Let the rat race begin! This past week Amazon, the world’s largest online shopping retailer, unveiled plans to open a second North American headquarters as a counterpart to its base in Seattle. Well it’s not exactly a plan, more like a lottery that its dangling in front of every major city with a population over a million people. Amazon is giving cities just six weeks to present proposals that conform to Amazon’s stipulations. By holding an auction, Amazon, much like the World Cup or The Olympics, is dictating its requirements in which city governments, along with the real estate interests they serve, will compete against one another in an absurd race to the bottom to desperately woo Amazon. Cities like Philadelphia, Chicago, Boston, and Baltimore are throwing their hats in the ring trying to outdo one another in a perverse courting ritual. Cities across the country are planning to submit proposals that will ultimately attempt to throw working people under the bus by providing massive tax breaks and concessions that will do little to benefit or advance working people’s interests. Cities are going to battle each other like gladiators with Amazon serving as the emperor, and the only casualties will be working people’s aspirations.
If there is any city that’s well prepared to do battle, it’s New York. As far as potential goes, being the largest city and market in the country is sure to help. It also might help that Amazon has already made inroads in New York. Just last week while I was mindlessly scrolling through my Facebook feed, I came across the news that Amazon announced its plans to open one of its notoriously cruel, gigantic distribution warehouses in Staten Island of all places. Apparently, it would be the first such facility in the state. Amazon claims that the facility will create a whopping 2,250 “permanent” jobs, making it the largest employer (and exploiter) in the borough. As expected a flurry of press releases from the offices of local and state politicians, including the governor, went out celebrating how wonderful the warehouse is going to be for the local and state economy. Not one of those press releases mentioned the fact that however “permanent” those jobs might be, not one of them will be protected by a union. They also made no mention of the cavalier use of union busting tactics as well as the unfair labor practice allegations made by workers in Amazon warehouses across the nation. Workers have been routinely harassed in a toxic anti-union culture that is pervasive in the company. Amazon has even fired its workers for attempting to unionize their shop. A well-known case took place in a Seattle warehouse back in 2001 when Amazon fired 850 workers amid a unionization drive.
Nor did those same politicians make any mention of the massive tax payer funded corporate welfare package that the New York State Economic Development Corporation (NYSEDC) was gifting to Amazon for its thoughtfulness in coming here. New Yorkers will be subsidizing Amazon in the form of a “tax credit” to the tune of $18 million—all for a company that is one of the wealthiest in the world. According to FactSet data, [ADD LINK] Amazon is valued at more the $430 billion. That’s more than Australia’s 2016 national budget. It doesn’t look to me like Amazon is need of any handouts. Of course, according to the NYSEDC, Amazon will only be given a tax break with the guarantee that it will maintain at least 886 jobs in the state for the next five years. After the five years are up and Amazon becomes more reliant on automation, though, who knows how many jobs will be left.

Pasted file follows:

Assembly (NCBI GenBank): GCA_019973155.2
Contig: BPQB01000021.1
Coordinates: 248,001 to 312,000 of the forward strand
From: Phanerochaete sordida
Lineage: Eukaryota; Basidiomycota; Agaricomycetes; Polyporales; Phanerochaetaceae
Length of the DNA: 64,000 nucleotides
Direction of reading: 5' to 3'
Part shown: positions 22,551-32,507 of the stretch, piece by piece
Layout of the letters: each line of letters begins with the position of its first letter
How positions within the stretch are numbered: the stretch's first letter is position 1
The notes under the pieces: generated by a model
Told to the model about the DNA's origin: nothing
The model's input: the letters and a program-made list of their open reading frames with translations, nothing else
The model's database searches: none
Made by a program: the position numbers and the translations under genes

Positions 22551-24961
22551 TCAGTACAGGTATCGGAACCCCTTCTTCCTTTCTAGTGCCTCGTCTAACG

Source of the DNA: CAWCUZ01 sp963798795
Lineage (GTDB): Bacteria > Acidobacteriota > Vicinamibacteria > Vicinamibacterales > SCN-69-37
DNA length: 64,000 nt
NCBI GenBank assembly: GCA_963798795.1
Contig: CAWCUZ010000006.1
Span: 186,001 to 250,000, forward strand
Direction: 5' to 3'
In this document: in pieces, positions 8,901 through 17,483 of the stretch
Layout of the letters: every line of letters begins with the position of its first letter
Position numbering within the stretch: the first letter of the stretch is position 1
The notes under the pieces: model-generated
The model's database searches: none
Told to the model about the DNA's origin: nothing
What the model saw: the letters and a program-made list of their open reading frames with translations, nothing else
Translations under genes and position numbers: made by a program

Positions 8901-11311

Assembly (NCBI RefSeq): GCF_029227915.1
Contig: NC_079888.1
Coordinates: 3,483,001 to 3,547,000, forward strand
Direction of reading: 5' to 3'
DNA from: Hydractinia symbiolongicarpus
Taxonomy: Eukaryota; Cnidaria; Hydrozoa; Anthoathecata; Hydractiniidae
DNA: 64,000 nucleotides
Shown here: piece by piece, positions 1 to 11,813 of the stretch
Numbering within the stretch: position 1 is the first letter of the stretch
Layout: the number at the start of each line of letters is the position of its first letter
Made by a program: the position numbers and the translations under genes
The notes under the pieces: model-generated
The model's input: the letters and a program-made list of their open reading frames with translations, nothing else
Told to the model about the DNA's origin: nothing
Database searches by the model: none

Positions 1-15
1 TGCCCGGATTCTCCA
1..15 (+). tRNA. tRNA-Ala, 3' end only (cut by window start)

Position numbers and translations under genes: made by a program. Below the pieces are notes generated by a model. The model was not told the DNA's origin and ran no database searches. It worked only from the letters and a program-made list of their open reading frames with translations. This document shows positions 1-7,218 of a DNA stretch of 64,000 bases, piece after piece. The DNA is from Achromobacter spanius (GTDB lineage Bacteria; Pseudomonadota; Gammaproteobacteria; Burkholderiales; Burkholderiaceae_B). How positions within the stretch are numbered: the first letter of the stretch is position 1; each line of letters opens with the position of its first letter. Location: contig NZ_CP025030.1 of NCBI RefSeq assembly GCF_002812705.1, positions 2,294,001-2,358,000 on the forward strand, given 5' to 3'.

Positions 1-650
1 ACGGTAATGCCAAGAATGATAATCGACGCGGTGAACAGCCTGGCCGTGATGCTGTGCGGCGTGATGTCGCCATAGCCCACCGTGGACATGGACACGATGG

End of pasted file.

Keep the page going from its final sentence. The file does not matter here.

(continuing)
New York is also betting on hipster, tech-friendly Brooklyn (a borough which itself has become a brand) to entice Amazon to move its new headquarters there. In a recent article, Crain’s NY reported that a group of developers such as Rubenstein Partners, Forest City Ratner and Jamestown Properties, the latter of which owns the massive Industry City in Sunset Park, are joining forces to lure Amazon to the booming and increasingly unaffordable Brooklyn waterfront. If Amazon were to choose to settle in Brooklyn the consequences would be dire for thriving and self-sustaining working-class communities of color like Sunset Park. Rent would skyrocket to capitalize on the estimated 50,000 new employees who would logically want to live close to where they work. The average salary for an Amazon white collar employ is around $100,000, while the median house hold income for a Sunset Park family is $39,834 a year. The numbers speak for themselves. You can kiss working class Brooklyn goodbye. It would be gentrification on steroids.
It’s clear to me that there must be a massive public policy shift in our country that doesn’t allow multinational corporations to bully our cities into submission. Cities shouldn’t have to fight over crumbs that corporations throw down to us. I have yet to learn about a trickle down economics success story. Instead, corporations must suit the city’s interests and adapt themselves to its needs. No incentive should be given that compromises the interests of working people in favor of the will of any soulless company. Tax breaks for corporations should be universally abolished. Imagine what could be accomplished if all the money that would otherwise be collected from corporate taxes were invested into the very communities that make this city function. Unless there is a working-class movement to challenge the status quo, the only thing you’ll have to remember the old Sunset Park by is an e-book that you bought on your Kindle.